CHRONIC Care Act - Talking Points

Talking Points: CHRONIC Care Act of 2017

The Creating High-Quality Results and Outcomes Necessary to Improve Chronic (CHRONIC) Care Act of 2017 would break down barriers so people could receive more in-home care/treatment, allow Medicare Advantage to tailor programs for specific beneficiary groups and to expand benefits, and allow patients and providers more discretion and options.

This bill would allow Medicare patients and providers greatly expanded options for in-home patient care.  This would drastically reduce the costs and frequency of hospital visits, freeing up hospital staff to deal more effectively with non-chronic patients and allow chronically-affected beneficiaries to pursue care options that are less disruptive and more tailored to their conditions and lives.

  • It would greatly improve telehealth options for a variety of chronically affected Medicare beneficiaries.

  • Instead of a one-size-fits-all approach to care, Medicare Advantage would allow patients and providers to interact through tailored, targeted programs better suited to specific beneficiary groups.

  • This bill would also add benefits that go beyond pure healthcare to allow the conditions that help perpetuate chronic conditions to be mitigated and managed.

This bill would give far more discretion to accountable care organizations (ACOs).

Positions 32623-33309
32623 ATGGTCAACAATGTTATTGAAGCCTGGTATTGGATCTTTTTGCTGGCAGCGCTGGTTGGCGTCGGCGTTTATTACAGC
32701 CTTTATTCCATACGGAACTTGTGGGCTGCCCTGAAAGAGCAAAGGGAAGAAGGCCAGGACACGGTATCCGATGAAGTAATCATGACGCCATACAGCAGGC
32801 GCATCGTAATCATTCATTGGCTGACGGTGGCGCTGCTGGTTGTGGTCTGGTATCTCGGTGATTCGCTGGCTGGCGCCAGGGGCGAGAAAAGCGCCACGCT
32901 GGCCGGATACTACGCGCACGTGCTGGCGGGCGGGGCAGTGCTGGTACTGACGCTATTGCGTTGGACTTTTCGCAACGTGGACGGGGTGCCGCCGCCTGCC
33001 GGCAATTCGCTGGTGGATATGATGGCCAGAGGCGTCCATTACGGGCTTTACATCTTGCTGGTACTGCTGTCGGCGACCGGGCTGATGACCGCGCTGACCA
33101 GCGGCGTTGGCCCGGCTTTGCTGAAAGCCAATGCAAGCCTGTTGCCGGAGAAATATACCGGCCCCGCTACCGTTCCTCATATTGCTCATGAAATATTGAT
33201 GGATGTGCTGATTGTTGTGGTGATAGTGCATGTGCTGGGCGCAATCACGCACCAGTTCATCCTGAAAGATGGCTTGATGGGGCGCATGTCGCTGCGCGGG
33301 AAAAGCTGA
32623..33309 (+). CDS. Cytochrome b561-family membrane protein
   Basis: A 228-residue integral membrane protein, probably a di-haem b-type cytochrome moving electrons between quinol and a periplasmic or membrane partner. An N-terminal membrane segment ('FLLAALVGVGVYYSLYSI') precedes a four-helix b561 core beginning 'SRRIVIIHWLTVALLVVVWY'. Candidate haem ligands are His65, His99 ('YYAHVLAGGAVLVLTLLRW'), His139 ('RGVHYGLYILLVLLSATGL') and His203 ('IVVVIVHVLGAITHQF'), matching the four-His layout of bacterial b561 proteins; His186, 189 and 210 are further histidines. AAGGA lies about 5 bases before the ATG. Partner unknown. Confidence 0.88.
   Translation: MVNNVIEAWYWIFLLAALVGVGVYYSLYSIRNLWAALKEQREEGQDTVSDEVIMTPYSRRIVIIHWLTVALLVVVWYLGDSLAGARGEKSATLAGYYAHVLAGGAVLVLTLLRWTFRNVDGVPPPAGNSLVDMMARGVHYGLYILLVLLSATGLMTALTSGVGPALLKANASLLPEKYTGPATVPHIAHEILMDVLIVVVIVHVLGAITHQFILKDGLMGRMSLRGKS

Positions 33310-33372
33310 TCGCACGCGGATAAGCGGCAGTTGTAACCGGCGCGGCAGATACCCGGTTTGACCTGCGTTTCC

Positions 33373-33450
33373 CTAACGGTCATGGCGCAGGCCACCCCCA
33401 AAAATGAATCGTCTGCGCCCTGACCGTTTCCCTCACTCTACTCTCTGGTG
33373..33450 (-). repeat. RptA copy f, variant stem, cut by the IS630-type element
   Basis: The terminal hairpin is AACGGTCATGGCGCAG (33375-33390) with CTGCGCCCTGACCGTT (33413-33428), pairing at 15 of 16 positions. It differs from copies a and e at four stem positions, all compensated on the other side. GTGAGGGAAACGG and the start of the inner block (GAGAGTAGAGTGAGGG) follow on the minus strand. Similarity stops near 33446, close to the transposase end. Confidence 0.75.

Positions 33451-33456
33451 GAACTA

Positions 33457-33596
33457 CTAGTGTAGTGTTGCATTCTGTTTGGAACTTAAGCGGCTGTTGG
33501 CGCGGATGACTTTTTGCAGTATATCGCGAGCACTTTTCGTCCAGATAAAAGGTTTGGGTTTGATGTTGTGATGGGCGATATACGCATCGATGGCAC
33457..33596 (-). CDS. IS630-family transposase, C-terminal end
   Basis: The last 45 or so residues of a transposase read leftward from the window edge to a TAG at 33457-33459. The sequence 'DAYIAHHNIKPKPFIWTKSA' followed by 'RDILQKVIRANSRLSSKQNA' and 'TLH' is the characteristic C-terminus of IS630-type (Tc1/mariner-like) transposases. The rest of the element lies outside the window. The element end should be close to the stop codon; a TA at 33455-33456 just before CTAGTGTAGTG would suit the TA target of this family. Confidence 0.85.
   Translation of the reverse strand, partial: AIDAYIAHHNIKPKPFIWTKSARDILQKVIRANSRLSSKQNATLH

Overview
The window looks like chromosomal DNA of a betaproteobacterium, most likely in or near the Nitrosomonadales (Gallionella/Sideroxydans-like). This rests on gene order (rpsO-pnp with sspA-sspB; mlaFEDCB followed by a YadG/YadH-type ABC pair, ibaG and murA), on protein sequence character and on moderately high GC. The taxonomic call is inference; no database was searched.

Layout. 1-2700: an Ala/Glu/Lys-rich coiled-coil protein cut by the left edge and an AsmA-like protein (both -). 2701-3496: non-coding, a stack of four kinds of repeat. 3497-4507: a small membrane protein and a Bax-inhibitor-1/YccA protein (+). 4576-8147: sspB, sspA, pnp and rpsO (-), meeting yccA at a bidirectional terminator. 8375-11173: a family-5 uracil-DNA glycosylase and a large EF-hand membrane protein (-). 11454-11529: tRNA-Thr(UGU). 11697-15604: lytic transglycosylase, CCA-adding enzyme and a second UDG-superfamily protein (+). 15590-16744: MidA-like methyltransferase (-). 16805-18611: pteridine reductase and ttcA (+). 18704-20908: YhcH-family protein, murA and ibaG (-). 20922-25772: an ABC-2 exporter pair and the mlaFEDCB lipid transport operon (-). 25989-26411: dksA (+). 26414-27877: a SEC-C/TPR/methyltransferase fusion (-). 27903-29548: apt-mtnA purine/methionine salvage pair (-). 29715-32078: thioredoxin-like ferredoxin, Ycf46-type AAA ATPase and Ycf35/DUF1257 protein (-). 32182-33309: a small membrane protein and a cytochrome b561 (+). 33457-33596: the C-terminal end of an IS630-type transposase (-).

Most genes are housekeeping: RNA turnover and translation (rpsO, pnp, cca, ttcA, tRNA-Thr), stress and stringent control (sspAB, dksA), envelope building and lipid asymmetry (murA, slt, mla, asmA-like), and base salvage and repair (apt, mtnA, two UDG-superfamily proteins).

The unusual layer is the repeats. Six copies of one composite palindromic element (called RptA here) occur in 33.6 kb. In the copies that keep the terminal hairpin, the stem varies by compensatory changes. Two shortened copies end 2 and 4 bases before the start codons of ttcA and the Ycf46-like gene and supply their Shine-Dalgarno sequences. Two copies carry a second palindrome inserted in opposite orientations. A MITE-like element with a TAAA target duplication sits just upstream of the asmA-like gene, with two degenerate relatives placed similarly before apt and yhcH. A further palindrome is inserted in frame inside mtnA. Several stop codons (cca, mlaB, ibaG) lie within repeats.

• ACOs would be able to assign beneficiaries ahead of time, rather than retroactively.

  • They would also be free to utilize their resources to help beneficiaries with care at far more of their own discretion.

This bill was crafted by a bi-partisan group of senators using common-sense consensus-driven approaches and has been graded favorably by the CBO.

  • This bill was authored by two Democrats (Ron Wyden of Oregon and Mark Warner of Virginia) and one Republican (Johnny Isakson of Georgia).

  • It tackles problems both parties agree are pressing.

  • The CBO has ruled that it won’t add to Medicare spending, nor will it take away from it, thus making it neutral in this respect.

  • This bill allows more freedom at no extra cost and does so by adding options, not dropping people from coverage or taking away benefits.

This bill is basically a no-brainer and a win-win.  Any senator not supporting it will have tough questions to answer and angry constituents to address.

  • This bill provides better care at the same funding level.

  • This bill provides more options and benefits to both beneficiaries and providers.

  • This bill improves health outcomes, which means healthier patients, fewer deaths, and more results from taxpayer money.

  • This bill allows hospitals to focus on what they do best and allows people with chronic illnesses to pursue less costly care options that are less disruptive.

  • This bill allows providers and beneficiaries to pursue more effective treatments by offering a wider range of packages for care that are better tailored to key Medicare groups.

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